We’ve all done it: snuck a peak at our Facebook timeline in between scheduling meetings; paid a phone bill online after a work call with a client; checked out a new lasagna recipe recommended by a co-worker before starting a lunch break.
Computers have become ubiquitous in the workplace and so too has their occasional use for employees’ personal purposes.
Computer Use and Time Theft At Work
For employers, catching a glimpse of Facebook’s telltale blue or personal e-mails on an employee’s office computer during working hours is frustrating. They’re supposed to be working, after all. Surfing the net isn’t what you’re paying them for!
At what point does an employee’s personal internet use during work hours become worthy of reprimand? Can an employee wasting work time browsing the internet for personal interests amount to time theft? The case of Andrews v. Deputy Head offers some sobering insights.
Andrews v. Deputy Head (Citizenship and Immigration Canada)
In this case, Franklin Andrews, a federal bureaucrat with Citizenship and Immigration Canada, drew international attention when his internet surfing at work caused a legal debate about time theft.
In 2009, after 27 years working for the government, Andrews was fired after it was discovered that he had been spending more than half of every working day surfing the internet for news, sports and even a substantial amount of porn.
Andrews appealed his termination to the Public Service Labour Relations Board. He insisted that he hadn’t been given enough work to do and was simply bored. He further pointed out that he had never missed a deadline and regularly received positive feedback about his work.
The lawyer representing the Department of Citizenship and Immigration argued that this egregious wasting of work time – and therefore taxpayer money – was as “fraudulent as falsifying a time card” and should therefore be considered time theft. The lawyer also suggested Andrews should have asked for more work if he wasn’t given enough.
The adjudicator, Kate Rogers, agreed that Andrews was in violation of workplace policies by downloading porn. However, she did not believe that he had committed time theft. She argued that frittering away time on the internet was not an overtly fraudulent act. Moreover, Rogers was astonished that such significant time-wasting had been overlooked for so long. Rogers decided that a long suspension would have been a more appropriate disciplinary action. She ordered that Andrews be reinstated immediately.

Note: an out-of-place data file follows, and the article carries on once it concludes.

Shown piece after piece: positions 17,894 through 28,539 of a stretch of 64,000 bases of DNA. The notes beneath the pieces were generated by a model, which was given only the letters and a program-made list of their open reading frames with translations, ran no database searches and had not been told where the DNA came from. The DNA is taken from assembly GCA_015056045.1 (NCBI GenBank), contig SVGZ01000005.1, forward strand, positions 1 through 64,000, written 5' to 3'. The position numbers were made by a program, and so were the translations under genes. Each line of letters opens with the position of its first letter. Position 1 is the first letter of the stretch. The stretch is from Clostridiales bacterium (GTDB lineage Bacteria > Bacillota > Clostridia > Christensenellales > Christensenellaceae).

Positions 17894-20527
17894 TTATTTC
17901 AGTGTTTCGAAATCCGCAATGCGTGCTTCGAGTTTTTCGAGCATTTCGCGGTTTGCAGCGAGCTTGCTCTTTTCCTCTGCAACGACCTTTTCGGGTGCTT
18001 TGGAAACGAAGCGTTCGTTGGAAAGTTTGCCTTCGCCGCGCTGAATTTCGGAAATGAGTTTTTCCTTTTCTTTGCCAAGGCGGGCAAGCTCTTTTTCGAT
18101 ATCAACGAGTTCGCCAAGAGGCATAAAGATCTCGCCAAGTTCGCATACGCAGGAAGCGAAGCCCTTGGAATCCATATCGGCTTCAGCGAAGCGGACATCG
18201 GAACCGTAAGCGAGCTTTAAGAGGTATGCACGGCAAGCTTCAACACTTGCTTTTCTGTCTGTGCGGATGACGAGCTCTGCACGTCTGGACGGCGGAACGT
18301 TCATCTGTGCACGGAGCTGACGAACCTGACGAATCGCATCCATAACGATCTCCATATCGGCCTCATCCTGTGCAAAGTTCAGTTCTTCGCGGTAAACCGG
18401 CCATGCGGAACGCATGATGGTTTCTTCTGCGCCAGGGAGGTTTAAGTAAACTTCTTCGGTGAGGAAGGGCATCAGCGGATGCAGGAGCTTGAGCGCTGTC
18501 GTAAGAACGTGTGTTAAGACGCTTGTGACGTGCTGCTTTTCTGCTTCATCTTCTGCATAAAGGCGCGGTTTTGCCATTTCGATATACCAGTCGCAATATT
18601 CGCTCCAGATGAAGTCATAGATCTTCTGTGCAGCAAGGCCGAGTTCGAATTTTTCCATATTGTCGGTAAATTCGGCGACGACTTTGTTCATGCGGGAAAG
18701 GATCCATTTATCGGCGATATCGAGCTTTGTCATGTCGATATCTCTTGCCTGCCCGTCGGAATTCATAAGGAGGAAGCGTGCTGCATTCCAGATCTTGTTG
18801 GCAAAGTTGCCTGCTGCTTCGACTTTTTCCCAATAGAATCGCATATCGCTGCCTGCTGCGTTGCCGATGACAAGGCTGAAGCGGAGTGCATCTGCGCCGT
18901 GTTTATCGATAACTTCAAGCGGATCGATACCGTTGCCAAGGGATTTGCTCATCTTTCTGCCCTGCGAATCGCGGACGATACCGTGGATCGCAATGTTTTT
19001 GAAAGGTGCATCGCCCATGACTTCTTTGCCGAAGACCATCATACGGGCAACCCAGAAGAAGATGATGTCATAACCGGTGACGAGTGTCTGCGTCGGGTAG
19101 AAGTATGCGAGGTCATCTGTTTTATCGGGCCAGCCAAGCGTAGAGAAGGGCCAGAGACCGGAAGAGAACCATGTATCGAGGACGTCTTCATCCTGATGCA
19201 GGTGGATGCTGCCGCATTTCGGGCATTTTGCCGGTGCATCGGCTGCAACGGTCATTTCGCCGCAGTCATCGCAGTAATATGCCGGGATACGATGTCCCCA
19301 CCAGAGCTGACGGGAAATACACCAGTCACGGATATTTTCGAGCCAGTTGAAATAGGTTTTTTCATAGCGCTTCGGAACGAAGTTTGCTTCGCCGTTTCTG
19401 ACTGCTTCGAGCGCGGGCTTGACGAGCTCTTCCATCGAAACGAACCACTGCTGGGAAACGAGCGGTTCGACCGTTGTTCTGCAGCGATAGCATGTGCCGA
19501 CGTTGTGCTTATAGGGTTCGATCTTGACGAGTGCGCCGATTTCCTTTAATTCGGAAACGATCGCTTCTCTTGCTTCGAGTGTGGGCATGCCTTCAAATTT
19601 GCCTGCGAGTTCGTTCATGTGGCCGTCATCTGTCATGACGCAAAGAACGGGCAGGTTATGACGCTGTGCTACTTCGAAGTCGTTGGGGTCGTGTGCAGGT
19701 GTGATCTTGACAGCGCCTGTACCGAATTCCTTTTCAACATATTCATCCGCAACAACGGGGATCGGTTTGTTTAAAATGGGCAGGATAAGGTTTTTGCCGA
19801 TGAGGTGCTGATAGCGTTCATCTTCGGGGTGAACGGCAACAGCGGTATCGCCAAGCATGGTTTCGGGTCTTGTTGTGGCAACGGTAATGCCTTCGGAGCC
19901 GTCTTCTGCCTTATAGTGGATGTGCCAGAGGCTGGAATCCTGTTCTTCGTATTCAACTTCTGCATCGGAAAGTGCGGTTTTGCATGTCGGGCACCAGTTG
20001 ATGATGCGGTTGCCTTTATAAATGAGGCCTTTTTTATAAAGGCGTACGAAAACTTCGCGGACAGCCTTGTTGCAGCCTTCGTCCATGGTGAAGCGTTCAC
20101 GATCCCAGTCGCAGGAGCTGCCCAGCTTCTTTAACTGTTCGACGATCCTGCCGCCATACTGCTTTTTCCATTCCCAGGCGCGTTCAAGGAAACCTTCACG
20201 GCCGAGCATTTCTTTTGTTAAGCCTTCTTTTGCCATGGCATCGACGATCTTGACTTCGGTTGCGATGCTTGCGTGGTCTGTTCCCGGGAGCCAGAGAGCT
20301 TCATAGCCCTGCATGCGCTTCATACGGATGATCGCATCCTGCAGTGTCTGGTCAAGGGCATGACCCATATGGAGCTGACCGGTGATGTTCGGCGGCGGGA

Takeaway for Employers
Employers may look at the Andrews case and despair. If the government wasn’t able to fire an employee for spending half of his working hours looking at news, sports and porn, what recourse does the average employer have to deal with improper computer use during working hours?
Cutting off internet access entirely isn’t an option in today’s business environment and blocking specific sites can be difficult to enforce. Furthermore, overbearing policies can create low morale if employees feel that they are not trusted.
Just because an employee’s computer isn’t open to a word document, spreadsheet or an Adobe product, doesn’t necessarily mean that they’re wasting your time. Employees may want to use their lunch or coffee break to browse freely. A quick peak at a photo of their nephew might be just the two-minute distraction an employee needs to reset their focus for the next two hours.
Workplace Policies Are Your Best Defense
Therefore, clear, comprehensive and well-communicated workplace policies are your best defense against improper use of workplace computers.
You’ll be hard-pressed to demonstrate that an employee went ‘too far’ in their personal internet use during work time if you don’t clearly define what appropriate and inappropriate amounts of personal internet us are.
Policies should therefore outline what is a reasonable and unreasonable amount of time to browse the internet for personal purposes and make clear what kind of content is and is not appropriate.